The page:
BATS Theatre, The Random Stage, 1 Kent Tce, Wellington

24/08/2019 - 24/08/2019

TAHI Festival 2019

Production Details

On the surface it’s a tale about one woman’s medieval ancestor… follow the rabbit deeper into the heart of the fray.

Spanning across a casual 681 years and ripping into whatever and whomever she has at hand, Victoria Abbott is tearing herself to pieces and putting it all back together in an hour. You’re in safe hands, but bets are off for those at the gate.

“Easily one of the best pieces of theatre I’ve ever seen.” Matt Baker

Join Victoria Abbott in this special unplugged version of her award winning solo in ‘a blistering evening of fight or flight.’

Trigger warning: Sexual assault and harassment. Exits and safety strategies integrated in a briefing at the top of the show.

BATS Theatre: The Random Stage 
24 August 2019
Full Price $20 
Concession Price $15 
Group 6+ $15
TAHI Festival

Season Pass: 3 Shows for $45

The Random Stage is fully wheelchair accessible; please contact the BATS Box Office by 4.30pm on the show day if you have accessibility requirements so that the appropriate arrangements can be made. Read more about accessibility at BATS.

Poster photography – Sacha Stejko
Poster design – George Wallace

Past collaborators:
Benny Joy Smith, Alice Kirker, Molloy, Lucie Everett-Brown, Zane Allen, Daniel Brunskill, Bryony Skillington 

Theatre , Solo ,

1 hr

Dynamic, gentle, discursive yet direct and powerful

Review by John Smythe 25th Aug 2019

If this Rabbit ever runs into your domain, don’t miss it. Whatever this review may reveal, nothing can supplant your experiencing Run Rabbit in person.

As part of TAHI – the New Zealand Festival of Solo Performance, we have been promised a “special unplugged version of [Victoria Abbott’s] award winning solo in ‘a blistering evening of fight or flight’” that’s being tested for tour-ability. Directed by Kate McGill (and with many other collaborators cited) its Auckland seasons in 2018 and earlier this year apparently included multimedia elements that have been dispensed with here.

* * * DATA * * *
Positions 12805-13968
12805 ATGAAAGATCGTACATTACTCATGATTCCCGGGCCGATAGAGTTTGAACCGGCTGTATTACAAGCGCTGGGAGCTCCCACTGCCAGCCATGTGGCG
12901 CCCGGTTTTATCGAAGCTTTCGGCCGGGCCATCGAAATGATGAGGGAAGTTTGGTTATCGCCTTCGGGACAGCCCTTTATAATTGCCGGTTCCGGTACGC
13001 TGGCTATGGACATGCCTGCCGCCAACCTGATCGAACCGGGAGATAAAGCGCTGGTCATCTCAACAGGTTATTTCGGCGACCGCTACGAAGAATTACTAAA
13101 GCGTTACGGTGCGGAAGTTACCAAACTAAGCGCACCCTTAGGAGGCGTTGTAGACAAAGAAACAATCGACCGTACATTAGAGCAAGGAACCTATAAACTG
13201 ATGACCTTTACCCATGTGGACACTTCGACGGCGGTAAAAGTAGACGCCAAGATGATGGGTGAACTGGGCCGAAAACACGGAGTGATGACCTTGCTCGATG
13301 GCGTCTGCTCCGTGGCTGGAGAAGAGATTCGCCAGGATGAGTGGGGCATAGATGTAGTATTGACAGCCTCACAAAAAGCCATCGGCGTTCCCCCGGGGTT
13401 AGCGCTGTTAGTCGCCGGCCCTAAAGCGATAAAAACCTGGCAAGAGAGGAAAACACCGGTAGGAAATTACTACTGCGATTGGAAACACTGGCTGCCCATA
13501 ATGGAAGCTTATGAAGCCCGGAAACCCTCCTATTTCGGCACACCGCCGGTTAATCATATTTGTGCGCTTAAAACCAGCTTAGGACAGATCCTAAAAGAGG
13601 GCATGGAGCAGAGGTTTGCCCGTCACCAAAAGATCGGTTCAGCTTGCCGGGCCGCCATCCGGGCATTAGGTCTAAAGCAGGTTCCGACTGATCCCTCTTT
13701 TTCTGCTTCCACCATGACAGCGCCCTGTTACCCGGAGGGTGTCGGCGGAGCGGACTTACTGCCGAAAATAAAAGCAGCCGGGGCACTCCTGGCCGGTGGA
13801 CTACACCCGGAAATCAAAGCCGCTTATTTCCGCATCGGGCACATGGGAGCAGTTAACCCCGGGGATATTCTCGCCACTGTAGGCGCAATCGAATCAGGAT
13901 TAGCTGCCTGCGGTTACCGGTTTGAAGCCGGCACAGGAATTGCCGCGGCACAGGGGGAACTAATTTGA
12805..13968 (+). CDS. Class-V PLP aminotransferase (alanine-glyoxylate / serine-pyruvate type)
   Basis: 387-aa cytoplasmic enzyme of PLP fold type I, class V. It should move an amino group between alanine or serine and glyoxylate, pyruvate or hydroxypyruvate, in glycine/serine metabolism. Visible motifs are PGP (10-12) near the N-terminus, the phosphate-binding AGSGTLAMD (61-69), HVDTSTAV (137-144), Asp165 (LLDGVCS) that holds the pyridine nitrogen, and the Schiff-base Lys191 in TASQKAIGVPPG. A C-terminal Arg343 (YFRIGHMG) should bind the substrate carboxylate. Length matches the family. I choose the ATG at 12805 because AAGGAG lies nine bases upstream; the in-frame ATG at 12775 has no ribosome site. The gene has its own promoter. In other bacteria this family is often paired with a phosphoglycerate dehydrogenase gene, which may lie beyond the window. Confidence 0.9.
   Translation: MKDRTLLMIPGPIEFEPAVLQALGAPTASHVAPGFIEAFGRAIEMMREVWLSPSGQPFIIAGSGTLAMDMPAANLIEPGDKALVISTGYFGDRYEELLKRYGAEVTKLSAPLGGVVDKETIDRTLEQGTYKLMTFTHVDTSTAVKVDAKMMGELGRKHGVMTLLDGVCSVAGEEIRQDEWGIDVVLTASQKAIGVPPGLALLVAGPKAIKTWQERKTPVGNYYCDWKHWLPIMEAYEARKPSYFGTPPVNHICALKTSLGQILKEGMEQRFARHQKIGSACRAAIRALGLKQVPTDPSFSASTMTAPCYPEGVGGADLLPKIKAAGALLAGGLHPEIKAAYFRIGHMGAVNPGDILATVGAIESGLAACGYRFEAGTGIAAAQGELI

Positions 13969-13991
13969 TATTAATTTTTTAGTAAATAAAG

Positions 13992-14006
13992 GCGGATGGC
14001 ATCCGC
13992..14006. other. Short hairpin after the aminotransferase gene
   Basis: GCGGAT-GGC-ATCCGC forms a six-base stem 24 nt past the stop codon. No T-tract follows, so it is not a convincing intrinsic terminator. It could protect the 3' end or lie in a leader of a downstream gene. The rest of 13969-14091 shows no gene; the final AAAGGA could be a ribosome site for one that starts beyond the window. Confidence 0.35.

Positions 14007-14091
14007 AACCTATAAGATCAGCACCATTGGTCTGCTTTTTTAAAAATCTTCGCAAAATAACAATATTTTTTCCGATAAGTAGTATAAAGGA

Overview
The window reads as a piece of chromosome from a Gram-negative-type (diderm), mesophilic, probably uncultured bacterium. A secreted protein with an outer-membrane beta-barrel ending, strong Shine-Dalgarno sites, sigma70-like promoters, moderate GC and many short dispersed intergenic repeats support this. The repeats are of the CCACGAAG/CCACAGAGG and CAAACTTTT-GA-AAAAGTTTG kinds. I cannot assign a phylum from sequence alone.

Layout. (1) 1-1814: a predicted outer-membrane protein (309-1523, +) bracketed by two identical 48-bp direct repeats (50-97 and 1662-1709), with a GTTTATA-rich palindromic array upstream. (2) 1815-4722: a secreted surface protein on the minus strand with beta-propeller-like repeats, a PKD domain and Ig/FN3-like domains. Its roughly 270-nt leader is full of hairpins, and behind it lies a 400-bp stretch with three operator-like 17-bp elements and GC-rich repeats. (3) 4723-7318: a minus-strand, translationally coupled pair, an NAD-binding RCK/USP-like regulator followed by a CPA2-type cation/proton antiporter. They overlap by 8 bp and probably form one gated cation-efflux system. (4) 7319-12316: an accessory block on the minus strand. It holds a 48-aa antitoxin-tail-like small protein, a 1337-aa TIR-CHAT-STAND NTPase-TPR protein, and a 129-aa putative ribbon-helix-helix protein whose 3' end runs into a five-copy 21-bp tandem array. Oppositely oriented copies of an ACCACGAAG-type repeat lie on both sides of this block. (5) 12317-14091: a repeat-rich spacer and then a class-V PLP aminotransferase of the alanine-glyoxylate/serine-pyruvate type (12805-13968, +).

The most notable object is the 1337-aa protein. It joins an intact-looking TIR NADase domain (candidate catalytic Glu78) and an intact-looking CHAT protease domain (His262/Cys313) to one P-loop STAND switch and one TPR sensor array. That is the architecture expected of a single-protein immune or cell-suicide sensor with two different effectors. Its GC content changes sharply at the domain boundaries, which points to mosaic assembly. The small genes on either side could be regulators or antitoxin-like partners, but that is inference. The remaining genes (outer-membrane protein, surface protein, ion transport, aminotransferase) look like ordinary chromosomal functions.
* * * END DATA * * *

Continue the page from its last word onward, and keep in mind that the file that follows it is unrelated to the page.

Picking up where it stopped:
I can’t say I feel a need for more production values than those we are treated to: artificial grass mats that hide the odd prop, wall-chalked names of places tagged ‘X years or weeks ago’, some judicious lighting, a bit of sound and our own imaginations plus some (unthreatening) audience participation – provoked and encouraged by multiple Victoria Abbotts and their rivetingly engaging performing skills. (As with Hannah Banks in Symmetry, Victoria* morphs seamlessly between different versions of the same-named person.)

Run Rabbit’s publicity material includes a trigger warning about sexual assault and harassment content, and advice that “exits and safety strategies will be integrated into a briefing at the top of the show”. Initially I feel Victoria’s detailed explanation of who she is, what this is, where we are and how it will work touches on the ‘bleeding obvious’ until it sinks in that she’s ensuring we will feel safe when she runs into treacherous territory and takes us with her. But brightly clad in a red crushed-velvet body suit, then a tartan sash added, this genuinely friendly, charming and utterly trustworthy Victoria is not in the least bit threatening.